You might see a similar pattern with the Friends gang, where the women have found far more success than their male counterparts. Courtney Cox has Cougar Town and the Scream franchise (Part 5, please?), Lisa Kudrow has smaller yet critically acclaimed shows (The Comeback was genius) while Jennifer Aniston has middling yet financially successful Hollywood comedies (and hey, she looks like Jennifer Aniston, so she always has that going for her). But what about the guys? David Schwimmer has been happy to stay behind the camera, whether voicing a giraffe or trying to start his directing career (Trust points things in the right direction), but Matthew Perry hasn't been the Mr. Sunshine he had hoped (I'm not so sure that Go On will change things).
As for Matt LeBlanc? I'm happy to say that we can finally forgive Joey for Joey. That's thanks to the BBC-to-Showtime series Episodes, which gives the actor the next-best role of his lifetime...himself. The show blends Brit Wit with Yank Yuks, reuniting LeBlanc with Friends writer David Crane (who co-created with Jeffrey Klarik). The series also reunites two British thesps whose characters are polar opposites from their previous stint together: Stephen Mangan and Tamsin Greig, who co-starred in the madcap and frenetic Green Wing, a hilarious hospital comedy from across the pond (that is sadly only available on Region 2 DVD at the moment).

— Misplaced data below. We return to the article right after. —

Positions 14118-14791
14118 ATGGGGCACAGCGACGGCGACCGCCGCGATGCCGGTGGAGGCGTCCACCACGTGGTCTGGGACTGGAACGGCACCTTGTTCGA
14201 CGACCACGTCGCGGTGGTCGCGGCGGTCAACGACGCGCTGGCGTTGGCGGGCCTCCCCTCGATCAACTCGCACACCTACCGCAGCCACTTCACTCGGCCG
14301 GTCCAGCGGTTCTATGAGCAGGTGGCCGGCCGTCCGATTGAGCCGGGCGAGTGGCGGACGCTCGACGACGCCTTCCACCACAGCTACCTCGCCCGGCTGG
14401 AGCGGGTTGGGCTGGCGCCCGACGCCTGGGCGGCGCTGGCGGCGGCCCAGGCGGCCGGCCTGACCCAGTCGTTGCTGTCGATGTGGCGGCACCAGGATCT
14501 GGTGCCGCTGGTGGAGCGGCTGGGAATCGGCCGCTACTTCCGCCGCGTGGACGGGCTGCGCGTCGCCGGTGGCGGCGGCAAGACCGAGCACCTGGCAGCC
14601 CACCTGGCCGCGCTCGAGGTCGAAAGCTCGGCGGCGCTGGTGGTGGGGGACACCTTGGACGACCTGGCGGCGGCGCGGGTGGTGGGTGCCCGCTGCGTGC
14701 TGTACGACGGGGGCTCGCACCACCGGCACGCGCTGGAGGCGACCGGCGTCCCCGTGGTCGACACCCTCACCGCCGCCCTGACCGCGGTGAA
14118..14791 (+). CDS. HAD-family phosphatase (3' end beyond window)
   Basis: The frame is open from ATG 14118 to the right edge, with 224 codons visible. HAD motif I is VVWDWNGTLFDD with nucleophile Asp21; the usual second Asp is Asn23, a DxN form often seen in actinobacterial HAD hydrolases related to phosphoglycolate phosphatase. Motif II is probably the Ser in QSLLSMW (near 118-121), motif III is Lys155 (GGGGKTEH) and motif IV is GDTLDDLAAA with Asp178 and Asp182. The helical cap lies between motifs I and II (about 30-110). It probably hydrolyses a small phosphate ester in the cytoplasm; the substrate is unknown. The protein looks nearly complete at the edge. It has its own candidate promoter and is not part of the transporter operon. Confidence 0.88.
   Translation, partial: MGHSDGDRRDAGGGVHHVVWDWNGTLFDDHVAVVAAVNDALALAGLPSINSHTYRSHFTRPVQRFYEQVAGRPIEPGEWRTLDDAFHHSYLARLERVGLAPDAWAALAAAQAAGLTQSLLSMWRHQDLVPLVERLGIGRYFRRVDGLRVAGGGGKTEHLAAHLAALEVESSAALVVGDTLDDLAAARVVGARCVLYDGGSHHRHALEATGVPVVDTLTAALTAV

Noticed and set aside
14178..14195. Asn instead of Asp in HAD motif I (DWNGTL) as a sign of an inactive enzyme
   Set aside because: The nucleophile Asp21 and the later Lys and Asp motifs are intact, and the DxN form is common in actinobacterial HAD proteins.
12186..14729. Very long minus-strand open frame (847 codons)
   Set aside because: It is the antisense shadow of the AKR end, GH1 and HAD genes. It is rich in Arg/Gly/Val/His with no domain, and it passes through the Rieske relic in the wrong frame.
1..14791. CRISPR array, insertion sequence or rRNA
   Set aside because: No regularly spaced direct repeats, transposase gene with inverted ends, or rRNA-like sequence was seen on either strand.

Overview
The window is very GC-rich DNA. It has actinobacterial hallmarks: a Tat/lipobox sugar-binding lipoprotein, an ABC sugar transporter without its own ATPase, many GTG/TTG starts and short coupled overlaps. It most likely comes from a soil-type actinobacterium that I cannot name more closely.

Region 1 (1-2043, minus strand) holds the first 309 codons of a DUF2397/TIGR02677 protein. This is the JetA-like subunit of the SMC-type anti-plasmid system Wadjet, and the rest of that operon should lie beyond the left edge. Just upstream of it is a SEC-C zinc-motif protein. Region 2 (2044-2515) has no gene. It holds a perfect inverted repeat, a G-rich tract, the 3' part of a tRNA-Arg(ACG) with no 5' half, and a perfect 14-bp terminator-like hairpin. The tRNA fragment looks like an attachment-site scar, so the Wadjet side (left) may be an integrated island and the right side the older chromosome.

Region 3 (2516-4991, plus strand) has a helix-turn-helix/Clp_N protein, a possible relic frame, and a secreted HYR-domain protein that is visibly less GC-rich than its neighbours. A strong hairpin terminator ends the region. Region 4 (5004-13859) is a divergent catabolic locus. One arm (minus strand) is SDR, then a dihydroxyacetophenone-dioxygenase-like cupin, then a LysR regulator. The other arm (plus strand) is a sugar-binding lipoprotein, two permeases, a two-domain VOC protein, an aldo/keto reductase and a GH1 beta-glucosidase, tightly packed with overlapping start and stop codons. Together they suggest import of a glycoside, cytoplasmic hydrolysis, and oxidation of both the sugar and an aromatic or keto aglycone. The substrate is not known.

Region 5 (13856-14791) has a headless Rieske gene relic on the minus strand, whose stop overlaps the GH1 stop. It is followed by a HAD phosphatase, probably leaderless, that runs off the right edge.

That duo plays couple Sean and Beverly Lincoln, a pair of hit writers who are racking up awards in their native land. Their latest success is a British TV series that takes place in a boarding school with a seasoned curmudgeon teaching young men the ways of life. I'll let Matt inquire for you...
"So, it's History Boys meets...you saying it's not History Boys?"
No, really, insists Sean: "Our show is nothing like History Boys. There's was set in a grammar school! Ours takes place in a boarding school. There's was about a history teacher, ours is about a headmaster and several other teachers."
At an awards show, the writers are approached by enthusiastic American network president Merc Lapidus (John Pankow, perhaps best known as Ira on the hit NBC series Mad About You, which Klarik wrote), who is super stoked to adapt the show for American television: "I love your show! I wanna have sex with your show!" Despite their initial reluctance, Merc insists he'll do it right, "no farming it out to shitty American writers!"
The duo flies to Los Angeles wide-eyed and excited, but it doesn't take long before their hopes are dashed...and dashed hard. Turns out Merc isn't as familiar with the show as he initially let on ("He's not a big TV watcher..."), so he leaves the culture-shocked Brits in the hands of career climbing assistant Carol (Kathleen Rose Perkins), a bullshitting ball of enthusiasm who epitomizes the California Girl stereotype. She's joined by the gruesome twosome, a pair of ass kissers with nothing of substance to add to any conversation: head of casting Andy Button (Joseph May) and head of comedy Myra Licht (Daisy Haggard), whose face is frozen into a permanent grit (a wonderful recurring visual gag and an impressive feat that has to be a chore for the actress).